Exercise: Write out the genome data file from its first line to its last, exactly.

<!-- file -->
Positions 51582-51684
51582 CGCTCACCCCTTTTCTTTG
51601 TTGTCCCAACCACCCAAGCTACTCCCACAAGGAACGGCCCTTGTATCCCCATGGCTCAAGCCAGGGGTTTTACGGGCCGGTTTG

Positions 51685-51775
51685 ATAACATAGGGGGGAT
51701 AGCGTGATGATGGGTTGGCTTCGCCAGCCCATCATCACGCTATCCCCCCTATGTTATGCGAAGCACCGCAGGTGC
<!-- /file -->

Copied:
Positions 51582-51684
51582 CGCTCACCCCTTTTCTTTG
51601 TTGTCCCAACCACCCAAGCTACTCCCACAAGGAACGGCCCTTGTATCCCCATGGCTCAAGCCAGGGGTTTTACGGGCCGGTTTG

Positions 51685-51775
51685 ATAACATAGGGGGGAT
51701 AGCGTGATGATGGGTTGGCTTCGCCAGCCCATCATCACGCTATCCCCCCTATGTTATGCGAAGCACCGCAGGTGC